Medical marijuana remains illegal on campus

Gavin Mitten Reporter

Medical marijuana is still prohibited on campus even if a dispensary opens in Kent.

Marijuana is listed as a Schedule I substance under the Controlled Substance Act. Schedule I substances are not accepted as a means for medical treatment and have a high probability of being abused, according to the Drug Enforcement Administration.

“We have a requirement to abide by federal law,” said Todd Kamenash, the associate dean of students for conduct and community engagement. “With it being considered a controlled substance, the possession of marijuana is not permitted on campus.”

Even though medical marijuana is legal in Ohio, the university cannot permit the possession of medical marijuana on campus because of the Drug-Free Schools and Communities Act. The DFSCA requires universities to prohibit the possession, use and distribution of illegal drugs and alcohol on campuses.

“A dispensary opening does not change the laws or policies on campus,” said Tricia Knoles, a community resource officer for Kent State University Police Services.

If caught in possession of marijuana on campus, students can face severe consequences.

“Typically, they are cited with possession and also referred to the Office of Student Conduct,” Knoles said.

Students must pay a $50 appearance fee to the Office of Student Conduct, Kamenash said. Student Conduct can also affect a person’s ability to receive an education at the university.

“Other universities don’t treat it nearly as harshly as Kent State. At Kent State, you can be expelled for it,” said Samantha Wyler, the president of Students for Sensible Drug Policy.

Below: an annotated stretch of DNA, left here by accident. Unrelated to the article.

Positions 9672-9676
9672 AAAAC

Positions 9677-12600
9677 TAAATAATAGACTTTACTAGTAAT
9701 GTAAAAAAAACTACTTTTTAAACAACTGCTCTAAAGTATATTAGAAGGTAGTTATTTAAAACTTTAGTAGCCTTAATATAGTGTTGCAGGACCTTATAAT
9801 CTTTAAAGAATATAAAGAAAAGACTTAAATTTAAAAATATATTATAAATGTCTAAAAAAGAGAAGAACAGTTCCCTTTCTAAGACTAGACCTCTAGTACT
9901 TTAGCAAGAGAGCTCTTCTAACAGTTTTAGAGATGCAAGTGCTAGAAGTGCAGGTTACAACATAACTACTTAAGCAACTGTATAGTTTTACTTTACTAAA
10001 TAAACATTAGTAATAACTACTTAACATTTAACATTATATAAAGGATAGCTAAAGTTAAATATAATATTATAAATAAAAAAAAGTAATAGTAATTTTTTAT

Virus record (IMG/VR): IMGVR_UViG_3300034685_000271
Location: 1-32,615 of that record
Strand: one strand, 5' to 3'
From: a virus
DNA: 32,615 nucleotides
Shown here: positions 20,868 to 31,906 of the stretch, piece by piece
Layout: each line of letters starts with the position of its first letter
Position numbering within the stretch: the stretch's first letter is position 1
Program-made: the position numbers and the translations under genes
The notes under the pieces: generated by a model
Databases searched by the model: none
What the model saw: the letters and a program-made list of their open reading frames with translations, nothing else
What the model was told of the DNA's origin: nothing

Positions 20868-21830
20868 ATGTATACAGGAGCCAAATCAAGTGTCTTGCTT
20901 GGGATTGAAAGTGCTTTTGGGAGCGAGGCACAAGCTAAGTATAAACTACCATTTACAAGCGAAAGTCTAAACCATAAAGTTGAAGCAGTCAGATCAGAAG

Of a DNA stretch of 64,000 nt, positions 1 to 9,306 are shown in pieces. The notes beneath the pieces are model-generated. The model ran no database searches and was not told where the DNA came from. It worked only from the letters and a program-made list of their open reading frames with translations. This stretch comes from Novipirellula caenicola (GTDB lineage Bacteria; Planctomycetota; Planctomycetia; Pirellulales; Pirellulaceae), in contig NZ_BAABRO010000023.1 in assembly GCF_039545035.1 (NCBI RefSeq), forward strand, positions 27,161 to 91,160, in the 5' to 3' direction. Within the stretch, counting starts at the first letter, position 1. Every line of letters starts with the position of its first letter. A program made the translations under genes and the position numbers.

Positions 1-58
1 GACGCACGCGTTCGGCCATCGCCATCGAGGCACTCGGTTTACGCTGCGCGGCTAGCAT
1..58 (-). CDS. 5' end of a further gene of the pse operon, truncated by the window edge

An anonymous student that is majoring in psychology and living on campus with a medical card to treat anxiety said that students should be able to consume cannabis if they have their medical marijuana cards.

“Federal law needs to be updated to allow those with cards to consume what they need,” the student said.

“Even though medical marijuana is legal (in Ohio), it is still illegal in a sense,” the student said. “I don’t want future employers to see my name and affiliate it with marijuana. Also, I don’t want personal friends and peers to associate my name with marijuana.”

The student requested and was granted anonymity to protect his image.

The student believes that allowing medical marijuana on campus would help students with certain medical conditions.

“I believe medical marijuana would help students on campus by reducing anxiety, helping with depression, post-traumatic stress disorder and other mental disorders,” the student said.

Off-campus students with medical marijuana prescriptions can legally possess and consume specific marijuana substances retrieved from dispensaries by following Ohio’s laws for medical marijuana.

“If someone is possessing an amount of medical marijuana above the legal limit, their medical marijuana card could be suspended or revoked,” said Michael Lewis, the administrative lieutenant at the Kent Police Department.

It is also illegal to smoke marijuana in the state of Ohio, Lewis said.

“If somebody is in possession of marijuana in any form, whether it be leafy vegetable matter, oil, vape or wax and they don’t have a medical card, they’re going to be charged with the appropriate charge for the possession of marijuana,” Lewis said. “It can range anywhere from a misdemeanor to a felony, depending on the amount of possession.”

A lot would have to happen for students to be able to legally possess and consume medical marijuana.

“It would take a federal-level change for marijuana to not be considered a controlled substance,” Kamenash said. “Then, we would look to our state and local guidance.”

The proposed dispensary Lightly Toasted is seeking approval of its location at 331 E. Main St. in Kent.

Gavin Mitten is a Reporter. Contact him at [email protected]